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Viniyoga teachers, myself included, explain to their students that one of the primary things differentiating Viniyoga from other types of yoga is an emphasis on the breath. But, what does that mean? Other yoga teachers remind their students to breathe. What’s so different about the Viniyoga approach?
In this approach, the breath initiates all movement and is coordinated with the pace of the movement in each asana (posture). For example, backbends are typically initiated on inhale while forward bends are initiated on exhale because inhaling is more expansive while exhaling is more contracting. Breathing is done through the nose as the chest lifts and expands on inhale and the belly contracts on exhale. Visualize the inhale moving down the front of the body as the chest, rib cage and belly expand and the exhale moving up the front of the body as the belly, rib cage and chest contract – a top down, bottom up approach to the breath. By the way, when you begin the inhale, retain or keep a slight contraction in the belly – throughout the inhale.
Coordinate the length of the breath with the pace of your movement during the asana – another key differentiator. To understand what that means, come to a standing position with arms by your sides. As you inhale to a count of 4 to 6 seconds, raise your arms over your head toward the ceiling and as you exhale to a count of 4 to 6 seconds, lower them down to your sides. If you run out of breath before your arms are over your head or back down to your sides, you will need to speed up the pace of the movement to match the length of your breath. You want a little breath remaining at the end of the inhale and exhale so that it doesn’t feel forced. Over time, your breath will lengthen and your movements slow to match the longer breath.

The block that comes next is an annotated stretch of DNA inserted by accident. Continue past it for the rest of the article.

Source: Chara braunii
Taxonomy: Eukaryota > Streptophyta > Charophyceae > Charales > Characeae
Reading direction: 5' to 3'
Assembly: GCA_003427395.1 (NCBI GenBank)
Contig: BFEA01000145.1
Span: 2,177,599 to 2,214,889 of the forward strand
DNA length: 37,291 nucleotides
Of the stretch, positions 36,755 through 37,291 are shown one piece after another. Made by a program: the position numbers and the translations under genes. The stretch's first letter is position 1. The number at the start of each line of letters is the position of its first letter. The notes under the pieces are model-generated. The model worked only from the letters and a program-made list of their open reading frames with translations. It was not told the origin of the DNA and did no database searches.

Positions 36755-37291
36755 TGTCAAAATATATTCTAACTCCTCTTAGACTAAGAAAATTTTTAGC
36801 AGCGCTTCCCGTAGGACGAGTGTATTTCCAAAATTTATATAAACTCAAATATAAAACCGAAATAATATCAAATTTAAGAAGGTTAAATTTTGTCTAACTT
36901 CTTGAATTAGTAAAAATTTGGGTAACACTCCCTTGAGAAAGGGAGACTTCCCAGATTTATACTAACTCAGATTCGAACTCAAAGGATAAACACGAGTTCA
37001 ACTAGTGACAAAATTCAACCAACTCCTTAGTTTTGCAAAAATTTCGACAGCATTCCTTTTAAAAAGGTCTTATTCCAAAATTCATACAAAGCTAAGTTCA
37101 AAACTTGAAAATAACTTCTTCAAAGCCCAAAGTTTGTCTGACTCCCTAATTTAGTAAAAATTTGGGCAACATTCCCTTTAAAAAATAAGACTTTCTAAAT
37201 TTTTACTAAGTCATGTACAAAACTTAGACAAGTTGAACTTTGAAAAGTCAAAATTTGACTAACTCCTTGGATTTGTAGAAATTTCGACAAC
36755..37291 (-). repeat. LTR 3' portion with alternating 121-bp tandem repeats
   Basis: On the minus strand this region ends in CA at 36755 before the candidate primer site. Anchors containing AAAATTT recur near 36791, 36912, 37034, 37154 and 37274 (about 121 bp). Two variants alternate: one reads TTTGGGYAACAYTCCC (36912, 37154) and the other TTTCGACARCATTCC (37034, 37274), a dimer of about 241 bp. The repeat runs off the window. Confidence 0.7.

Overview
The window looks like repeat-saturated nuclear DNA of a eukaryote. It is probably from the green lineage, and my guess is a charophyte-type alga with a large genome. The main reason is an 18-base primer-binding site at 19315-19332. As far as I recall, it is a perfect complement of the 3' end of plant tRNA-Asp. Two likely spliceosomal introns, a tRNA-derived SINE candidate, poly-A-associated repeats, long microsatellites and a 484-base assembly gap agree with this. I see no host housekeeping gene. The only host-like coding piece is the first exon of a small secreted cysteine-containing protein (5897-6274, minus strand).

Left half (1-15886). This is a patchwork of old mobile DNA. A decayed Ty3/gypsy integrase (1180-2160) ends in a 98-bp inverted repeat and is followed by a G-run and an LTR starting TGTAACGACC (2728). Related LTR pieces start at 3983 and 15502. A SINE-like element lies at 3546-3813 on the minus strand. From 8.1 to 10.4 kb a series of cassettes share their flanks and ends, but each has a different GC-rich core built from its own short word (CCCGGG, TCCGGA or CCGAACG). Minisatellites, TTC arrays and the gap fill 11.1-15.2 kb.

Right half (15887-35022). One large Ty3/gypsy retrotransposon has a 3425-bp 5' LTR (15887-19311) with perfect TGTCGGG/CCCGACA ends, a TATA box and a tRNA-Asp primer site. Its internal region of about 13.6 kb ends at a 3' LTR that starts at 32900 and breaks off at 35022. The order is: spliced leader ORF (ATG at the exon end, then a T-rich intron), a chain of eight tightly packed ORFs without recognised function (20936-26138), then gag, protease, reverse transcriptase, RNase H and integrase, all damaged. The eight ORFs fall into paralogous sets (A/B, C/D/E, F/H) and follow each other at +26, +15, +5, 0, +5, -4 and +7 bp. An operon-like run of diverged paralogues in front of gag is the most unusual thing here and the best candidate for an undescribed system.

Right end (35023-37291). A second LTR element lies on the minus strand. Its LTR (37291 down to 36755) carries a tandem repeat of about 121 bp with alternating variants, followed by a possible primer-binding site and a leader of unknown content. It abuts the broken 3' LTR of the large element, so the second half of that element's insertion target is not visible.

In Viniyoga, breath is paramount. It initiates each movement into the asana (on either inhale or exhale) and is consciously coordinated with the pace of movement during the asana. This approach requires and cultivates mental focus.
For such a simple posture, the standing forward bend can produce amazing results. It’s one of the first postures I learned years ago when I started taking yoga classes. At the time, I had low back pain that began to disappear as I benefited from the cumulative effects of practice – especially the standing forward bend.
In my yoga tradition, the primary purpose of this posture, and all forward bends, is to stretch the low back.
Here’s the process:
To do it, stand with feet about hip-bone distance apart, arms by your sides, shoulders relaxed. Take an inhale and, as you exhale, begin to bend forward rounding your low back until you are in a comfortable forward bend, chin slightly tucked. To keep things simple, let your hands slide down the sides of your legs as you bend forward. A couple of keys to this posture are (1) contract your abdomen as you exhale and bend forward and (2) bend your knees to feel more of a stretch in the low back/sacrum than hamstrings.
When exhaling into the forward bend take care not to hinge from the hips with straight legs or to “swan dive” into the forward bend. Over time, doing so can place excessive strain onthe hips and back. Always keep soft knees.